Palais Omnisport de Paris Bercy
8 Boulevard de Bercy, 75012
IN A STRETCH: Attention yogis: Private or group sessions in English are available with certified teachers during Paris Fashion Week where you want them.
The Big Apple Yoga France studio is offering the service in addition to its standard class schedule. One-hour sessions include power yoga, vinyasa flow, strength 4 yoga, yin yoga and hatha yoga. A private lesson for one to five students at a hotel is 175 euros ($241) an hour. The hourly rate for a studio session for one to five students is 125 euros ($172).
— Jennifer Weil
Big Apple Yoga
20 Rue Dussoubs, 75002
For bookings contact email@example.com
PARIS STYLE ON SHOW: There is no better time than fashion week to show off the life of a very early fashionista, Alice Allium. A saleswoman at Chéruit, the former fashion house on Place Vendôme, her wardrobe is on display in all its finery at the Carnavalet museum. Here, various aspects of the French capital’s fashion world from the Belle Époque to the Thirties are represented through paintings, the clothes and accessories lent by the Palais Galliera, plus documents and notebooks from the Paris archives.
The work of another Paris lover, Hungarian photographer Brassaï, is on view at the Hôtel de Ville and focuses on the multiple facets of the City of Light through its beautifully captured characters and landscapes.
Also on the photo front, there is a Henri Cartier-Bresson retrospective at the Pompidou. The first in Europe since the death of the iconic French photographer in 2004, it spans 70 years of his unique vision through pictures as well as paintings, drawings and film.
Meanwhile, Robert Adams himself helped create an overview of his work that focuses on the American West, documentary-style, including highlights from 21 series about the links between man and nature.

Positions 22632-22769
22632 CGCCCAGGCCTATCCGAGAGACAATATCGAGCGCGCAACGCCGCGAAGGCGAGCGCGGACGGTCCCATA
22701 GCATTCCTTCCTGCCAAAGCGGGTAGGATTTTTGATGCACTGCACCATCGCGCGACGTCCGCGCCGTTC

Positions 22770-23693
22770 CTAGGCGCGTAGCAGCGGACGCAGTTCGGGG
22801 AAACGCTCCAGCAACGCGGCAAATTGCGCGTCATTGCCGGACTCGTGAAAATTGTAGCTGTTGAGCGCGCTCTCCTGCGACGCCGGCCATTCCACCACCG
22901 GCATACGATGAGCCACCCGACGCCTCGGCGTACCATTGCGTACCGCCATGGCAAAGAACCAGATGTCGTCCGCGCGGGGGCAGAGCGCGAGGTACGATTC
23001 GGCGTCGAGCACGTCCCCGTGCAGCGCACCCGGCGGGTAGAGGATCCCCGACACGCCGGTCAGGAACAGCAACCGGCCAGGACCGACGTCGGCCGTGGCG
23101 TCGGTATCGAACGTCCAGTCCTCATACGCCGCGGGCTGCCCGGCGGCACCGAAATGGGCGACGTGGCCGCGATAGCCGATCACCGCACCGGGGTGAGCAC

Bringing color to winter’s gloom is the Musée Marmottan Monet, which celebrates its 80th anniversary with 100 never-seen-before works of Impressionist painters that come exclusively from private collections.
The Espace Louis Vuitton showcases conceptual creations of contemporary artists in “Astralis,” which explores the frontier between the visible and invisible, examining celestial and unfathomable environments.
A similar surreal dimension is emphasized at the Maison Européenne de la Photographie through 40 photographs by David Lynch created especially for the show that taps into the filmmaker’s imaginary world.
Alex Katz has forged a style based on provocatively flat surfaces and vivacious colors, with their point being (in his words): “To get into the immediate present.” The painter’s ability to capture a moment at the speed of a camera click has made him among the most astute observers of American East Coast upper society. About 100 of Katz’s works are on display at Galerie Thaddaeus Ropac’s space in Pantin, a northeast Paris suburb.
— Anne-Aymone Gheerbrant, with contributions from Paulina Szmydke
“The Novel of a Wardrobe — The Chic of a Parisian From the Belle Époque to the 30s,” through March 16
Musée Carnavalet Histoire de Paris, 23 Rue de Sévigné, 75003
Open Tuesday to Sunday, 10 a.m.-6 p.m.
“Brassaï — For the Love of Paris,” through March 29
Hôtel de Ville, 5 Rue de Lobau, 75004
Open Monday to Saturday, 10 a.m.-7 p.m.
“Henri Cartier-Bresson,” through June 9
Centre Pompidou, Place Georges Pompidou, 75004
Open Wednesday to Monday, 11 a.m.-9 p.m.
“Robert Adams — The Place We Live,” through May 18
Jeu de Paume, 1 Place de la Concorde, 75008
Open Wednesday to Sunday, 11 a.m.-7 p.m., and Tuesday, 11 a.m.-9 p.m.
“Impressionist Works From Private Collections — 100 Masterpieces,” through July 6
Musée Marmottan Monet, 2 Rue Louis Boilly, 75016
Open Tuesday to Sunday, 10 a.m.-6 p.m.; Thursday until 8 p.m.
“Astralis,” through May 11
Espace Culturel Louis Vuitton, 60 Rue de Bassano, 75008
Open Monday to Saturday, 12-7 p.m., and Sunday, 11 a.m.-7 p.m.
“David Lynch — Small Stories,” through March 16
Maison Européenne de la Photographie, 5-7 Rue de Fourcy, 75004
Open Wednesday to Sunday, 11 a.m. to 8 p.m.
“Alex Katz — 45 Years of Portraits — 1964-2014,” March 2 through July 12
Galerie Thaddaeus Ropac, 69 Avenue du Général Leclerc, 93500 Pantin
Open Tuesday to Saturday, 10 a.m.-7 p.m.